Popular unrest against the throne has not abated since Jordan’s King Abdullah backtracked on price and tax hikes and managed to fill his coffers with some $3bn in aid from the Arab oil states of Saudi Arabia, the UAE, Kuwait and Qatar, as well as on the quiet, from Israel too. (See DEBKA Weekly 805 of June 15: Bailout for Jordan has 7 Strings Attached.) Life in the Hashemite Kingdom has not returned to normal. Instead, the street demonstrations which toppled the government earlier this month have been replaced with surly civil disobedience against the throne and the king’s inner circle. Informed observers are wondering when the bitter popular resentment will burst out into open revolt and in what form. DEBKA Weekly’s sources point to seven symptoms of potential volatility in Jordan:
- The average Jordanian citizen does not trust the royal house and ruling institutions to lift the economy out of crisis.
- This mistrust is shared by all walks of Jordanian society outside the ruling class.
- Most Jordanians have no faith in the administrations appointed by the king. He has therefore run out of his regular palliative for allaying any outbreak of popular protest, switching prime ministers.
- They are all drawn from the same small pool. Abdullah has not brought young people or fresh blood into the government in Amman. He routinely fills key posts from the same select group of veteran politicians and loyalists, who are held responsible by the people for the kingdom’s economic woes. Unrest against the throne is expected to continue until young people are brought into government.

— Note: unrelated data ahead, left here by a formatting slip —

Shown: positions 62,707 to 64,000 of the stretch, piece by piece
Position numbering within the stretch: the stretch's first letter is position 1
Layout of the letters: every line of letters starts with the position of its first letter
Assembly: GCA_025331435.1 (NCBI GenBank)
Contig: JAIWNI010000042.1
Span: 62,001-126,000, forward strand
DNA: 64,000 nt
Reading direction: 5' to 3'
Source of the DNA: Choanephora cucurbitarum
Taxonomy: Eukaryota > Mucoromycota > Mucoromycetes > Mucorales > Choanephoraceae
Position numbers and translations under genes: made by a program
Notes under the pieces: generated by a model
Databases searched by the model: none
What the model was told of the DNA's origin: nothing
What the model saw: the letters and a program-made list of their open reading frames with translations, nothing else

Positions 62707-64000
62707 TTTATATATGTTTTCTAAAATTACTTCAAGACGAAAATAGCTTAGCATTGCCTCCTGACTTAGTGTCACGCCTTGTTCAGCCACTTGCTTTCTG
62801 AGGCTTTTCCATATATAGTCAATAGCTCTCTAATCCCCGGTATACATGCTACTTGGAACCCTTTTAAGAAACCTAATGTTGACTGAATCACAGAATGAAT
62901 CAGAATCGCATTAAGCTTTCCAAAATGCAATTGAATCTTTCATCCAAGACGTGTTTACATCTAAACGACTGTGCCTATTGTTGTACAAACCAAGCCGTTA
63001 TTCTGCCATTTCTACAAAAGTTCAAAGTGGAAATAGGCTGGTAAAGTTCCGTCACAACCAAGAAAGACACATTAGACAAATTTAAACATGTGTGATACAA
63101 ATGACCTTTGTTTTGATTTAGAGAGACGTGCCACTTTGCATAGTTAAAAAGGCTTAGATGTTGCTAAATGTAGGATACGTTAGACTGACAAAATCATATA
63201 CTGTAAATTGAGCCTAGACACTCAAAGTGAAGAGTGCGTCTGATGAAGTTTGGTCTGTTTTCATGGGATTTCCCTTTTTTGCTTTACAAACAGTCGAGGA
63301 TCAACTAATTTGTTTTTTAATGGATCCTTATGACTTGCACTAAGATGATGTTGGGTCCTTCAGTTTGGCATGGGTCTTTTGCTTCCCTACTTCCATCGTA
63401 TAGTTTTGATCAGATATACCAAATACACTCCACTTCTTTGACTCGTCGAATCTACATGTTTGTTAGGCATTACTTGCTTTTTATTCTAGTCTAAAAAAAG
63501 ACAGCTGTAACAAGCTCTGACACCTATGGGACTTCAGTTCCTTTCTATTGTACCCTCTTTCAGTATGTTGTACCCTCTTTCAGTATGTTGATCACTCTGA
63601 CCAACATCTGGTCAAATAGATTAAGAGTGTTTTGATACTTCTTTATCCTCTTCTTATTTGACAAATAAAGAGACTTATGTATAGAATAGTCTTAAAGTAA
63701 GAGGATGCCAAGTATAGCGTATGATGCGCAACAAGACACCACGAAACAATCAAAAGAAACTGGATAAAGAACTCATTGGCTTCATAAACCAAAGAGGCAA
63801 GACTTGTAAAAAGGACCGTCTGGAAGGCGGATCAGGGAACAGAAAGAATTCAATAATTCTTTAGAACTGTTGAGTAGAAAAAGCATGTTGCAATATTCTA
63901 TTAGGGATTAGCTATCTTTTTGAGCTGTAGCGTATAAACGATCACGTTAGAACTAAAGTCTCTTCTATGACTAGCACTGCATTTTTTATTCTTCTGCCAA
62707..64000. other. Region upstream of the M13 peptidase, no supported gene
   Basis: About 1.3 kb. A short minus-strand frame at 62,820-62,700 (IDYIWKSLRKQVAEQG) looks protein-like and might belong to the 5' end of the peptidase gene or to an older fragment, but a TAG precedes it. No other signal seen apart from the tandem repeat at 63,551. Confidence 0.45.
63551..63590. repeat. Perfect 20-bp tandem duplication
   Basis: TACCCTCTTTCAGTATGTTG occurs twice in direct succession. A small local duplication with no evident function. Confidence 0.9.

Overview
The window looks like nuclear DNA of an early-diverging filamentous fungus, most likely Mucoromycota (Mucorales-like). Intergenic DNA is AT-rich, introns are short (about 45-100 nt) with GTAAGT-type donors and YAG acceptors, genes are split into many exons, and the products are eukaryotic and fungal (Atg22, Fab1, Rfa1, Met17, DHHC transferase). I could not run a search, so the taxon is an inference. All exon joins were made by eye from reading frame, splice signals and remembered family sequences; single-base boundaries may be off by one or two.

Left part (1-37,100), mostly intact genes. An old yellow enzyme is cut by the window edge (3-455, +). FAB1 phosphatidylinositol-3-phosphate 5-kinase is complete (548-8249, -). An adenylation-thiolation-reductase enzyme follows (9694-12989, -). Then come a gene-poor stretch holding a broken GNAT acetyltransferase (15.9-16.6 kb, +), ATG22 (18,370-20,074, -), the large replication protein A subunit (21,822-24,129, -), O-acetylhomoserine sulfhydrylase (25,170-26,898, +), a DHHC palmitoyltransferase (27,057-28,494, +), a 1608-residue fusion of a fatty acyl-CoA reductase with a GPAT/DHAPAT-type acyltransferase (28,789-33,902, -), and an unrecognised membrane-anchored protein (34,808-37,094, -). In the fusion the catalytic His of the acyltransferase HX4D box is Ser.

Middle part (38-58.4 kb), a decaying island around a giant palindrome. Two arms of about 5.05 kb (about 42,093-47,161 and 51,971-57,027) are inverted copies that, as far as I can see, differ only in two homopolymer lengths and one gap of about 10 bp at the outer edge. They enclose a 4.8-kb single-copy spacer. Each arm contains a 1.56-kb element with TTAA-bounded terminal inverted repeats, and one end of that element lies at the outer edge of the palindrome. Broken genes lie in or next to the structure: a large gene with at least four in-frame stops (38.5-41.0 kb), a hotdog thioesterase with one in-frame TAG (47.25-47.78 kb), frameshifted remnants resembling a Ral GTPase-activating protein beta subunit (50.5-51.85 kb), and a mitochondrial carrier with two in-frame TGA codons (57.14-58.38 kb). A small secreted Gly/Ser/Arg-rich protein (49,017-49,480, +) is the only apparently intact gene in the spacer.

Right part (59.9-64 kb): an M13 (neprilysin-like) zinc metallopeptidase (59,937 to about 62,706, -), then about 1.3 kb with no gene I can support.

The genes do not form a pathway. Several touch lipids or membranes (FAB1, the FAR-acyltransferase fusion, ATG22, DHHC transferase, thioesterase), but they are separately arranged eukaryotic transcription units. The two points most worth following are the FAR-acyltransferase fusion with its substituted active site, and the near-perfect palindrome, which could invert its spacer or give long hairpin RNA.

- Jordan’s middle class has been badly neglected in recent years and cast aside to the fringes of society
- Reforms are urgently needed to curtail the authority of the royal house and institute power-sharing mechanisms with civil institutions, including a representative parliament, in which the middle class and young generation have a say.
- Such reforms call for new legislation or even the proclamation of a new constitution.
At the present time, there is no sign that King Abdullah is taking all or any of these steps – whether for the sake of social stability or to underpin his throne’s durability.